Certain rights have explicit protection under the constitution and the bill of rights.  Among them is free speech (originally more seen as political speech but now generally given much freer reign).  With free speech is the freedom of religion -- not simply the right to worship without interference but the freedom of religion.  While government cannot establish one religion, it cannot abridge the free exercise of religion either.  Even these are not absolute and the SCOTUS has drawn a few lines in the sand to prevent this from being an absolute right.  The court has said that the state can restrict or constrain this right for a compelling reason but this is not to be taken lightly or treated casually.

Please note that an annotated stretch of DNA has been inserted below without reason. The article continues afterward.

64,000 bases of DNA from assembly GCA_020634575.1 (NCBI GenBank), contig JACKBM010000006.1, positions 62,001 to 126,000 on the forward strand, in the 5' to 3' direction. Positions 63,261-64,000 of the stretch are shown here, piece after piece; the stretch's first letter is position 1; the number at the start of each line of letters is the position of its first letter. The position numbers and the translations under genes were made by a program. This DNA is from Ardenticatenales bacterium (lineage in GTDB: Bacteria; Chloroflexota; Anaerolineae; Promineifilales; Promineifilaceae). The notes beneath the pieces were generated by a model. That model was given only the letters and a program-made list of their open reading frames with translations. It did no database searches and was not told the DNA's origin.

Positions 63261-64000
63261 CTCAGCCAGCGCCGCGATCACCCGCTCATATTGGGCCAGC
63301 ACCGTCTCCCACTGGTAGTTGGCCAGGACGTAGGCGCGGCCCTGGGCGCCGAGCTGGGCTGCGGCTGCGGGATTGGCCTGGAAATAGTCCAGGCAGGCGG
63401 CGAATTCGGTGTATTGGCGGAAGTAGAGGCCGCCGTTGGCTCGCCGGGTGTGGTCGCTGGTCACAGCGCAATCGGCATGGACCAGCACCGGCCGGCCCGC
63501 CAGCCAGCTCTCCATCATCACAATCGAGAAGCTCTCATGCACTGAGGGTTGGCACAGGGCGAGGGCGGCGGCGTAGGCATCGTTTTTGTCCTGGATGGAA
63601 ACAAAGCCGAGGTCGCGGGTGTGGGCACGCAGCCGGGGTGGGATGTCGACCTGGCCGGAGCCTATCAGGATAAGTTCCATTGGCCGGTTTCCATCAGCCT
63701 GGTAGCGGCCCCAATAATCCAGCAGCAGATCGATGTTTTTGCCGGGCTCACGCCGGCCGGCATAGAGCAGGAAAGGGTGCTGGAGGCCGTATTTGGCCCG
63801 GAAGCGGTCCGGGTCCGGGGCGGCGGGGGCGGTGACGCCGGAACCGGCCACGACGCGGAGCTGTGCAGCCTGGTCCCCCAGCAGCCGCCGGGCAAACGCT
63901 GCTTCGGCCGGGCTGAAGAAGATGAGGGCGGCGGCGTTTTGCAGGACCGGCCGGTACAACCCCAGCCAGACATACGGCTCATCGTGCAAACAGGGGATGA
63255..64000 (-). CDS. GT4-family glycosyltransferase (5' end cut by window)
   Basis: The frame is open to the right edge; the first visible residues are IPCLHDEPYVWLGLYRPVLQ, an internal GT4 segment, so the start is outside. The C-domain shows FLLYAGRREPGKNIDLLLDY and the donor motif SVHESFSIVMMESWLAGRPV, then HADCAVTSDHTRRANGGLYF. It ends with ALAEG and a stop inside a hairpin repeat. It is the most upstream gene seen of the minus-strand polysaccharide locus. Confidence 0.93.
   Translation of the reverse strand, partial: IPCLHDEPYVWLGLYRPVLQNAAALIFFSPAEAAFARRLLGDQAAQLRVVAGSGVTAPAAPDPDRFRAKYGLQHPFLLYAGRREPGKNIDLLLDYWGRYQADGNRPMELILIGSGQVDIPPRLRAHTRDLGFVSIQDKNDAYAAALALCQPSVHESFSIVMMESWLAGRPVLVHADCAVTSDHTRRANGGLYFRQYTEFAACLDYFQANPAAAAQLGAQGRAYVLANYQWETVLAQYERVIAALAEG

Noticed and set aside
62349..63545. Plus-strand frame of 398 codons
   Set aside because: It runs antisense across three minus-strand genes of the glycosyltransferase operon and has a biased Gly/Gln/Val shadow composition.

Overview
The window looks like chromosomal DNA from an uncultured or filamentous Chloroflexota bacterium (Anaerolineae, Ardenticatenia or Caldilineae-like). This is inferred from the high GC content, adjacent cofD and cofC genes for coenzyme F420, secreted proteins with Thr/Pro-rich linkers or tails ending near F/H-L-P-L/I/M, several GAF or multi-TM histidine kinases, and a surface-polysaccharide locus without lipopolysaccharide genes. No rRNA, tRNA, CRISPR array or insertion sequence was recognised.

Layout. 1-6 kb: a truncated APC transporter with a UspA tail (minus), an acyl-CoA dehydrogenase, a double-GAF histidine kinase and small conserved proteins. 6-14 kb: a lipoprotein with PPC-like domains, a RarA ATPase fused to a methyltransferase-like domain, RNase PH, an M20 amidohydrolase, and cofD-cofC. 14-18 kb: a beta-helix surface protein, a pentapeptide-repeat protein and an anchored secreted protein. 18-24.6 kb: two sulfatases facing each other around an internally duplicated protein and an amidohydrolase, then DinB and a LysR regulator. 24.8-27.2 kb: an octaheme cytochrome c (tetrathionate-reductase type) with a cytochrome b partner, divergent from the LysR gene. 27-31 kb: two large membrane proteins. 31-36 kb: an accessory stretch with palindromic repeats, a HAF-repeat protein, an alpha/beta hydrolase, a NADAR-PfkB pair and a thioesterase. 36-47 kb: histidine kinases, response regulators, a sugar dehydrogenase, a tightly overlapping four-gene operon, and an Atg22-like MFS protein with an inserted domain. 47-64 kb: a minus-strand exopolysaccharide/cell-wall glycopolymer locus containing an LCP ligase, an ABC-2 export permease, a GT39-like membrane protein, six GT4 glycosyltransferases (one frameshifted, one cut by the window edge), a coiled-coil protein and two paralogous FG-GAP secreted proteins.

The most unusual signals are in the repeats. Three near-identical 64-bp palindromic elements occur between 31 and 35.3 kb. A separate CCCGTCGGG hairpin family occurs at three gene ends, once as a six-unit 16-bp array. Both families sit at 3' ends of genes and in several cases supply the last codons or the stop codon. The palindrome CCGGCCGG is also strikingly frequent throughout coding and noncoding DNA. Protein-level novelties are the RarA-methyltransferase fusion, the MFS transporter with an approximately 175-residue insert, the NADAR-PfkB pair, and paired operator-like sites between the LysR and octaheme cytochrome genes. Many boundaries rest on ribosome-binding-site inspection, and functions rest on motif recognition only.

Other rights which enjoy general acceptance among the populace are, nonetheless, not explicitly mentioned and therefore do not have the same claim to legitimacy as one of the guaranteed freedoms -- like freedom of religion.  You may think you have a right to marry whom you choose or to have sex with whomever you choose and however you choose but none of these are either explicit or implicit in the constitution.  At the time of the abortion decision, the court began reading into the constitution certain rights not explicitly mentioned but presumed to the modern day mind.  Among them the right of privacy which says that you can do what you want, with whom you want, when you want, behind closed doors and consensually.  And this has become the right that is wagging the tail of the constitutional horse today.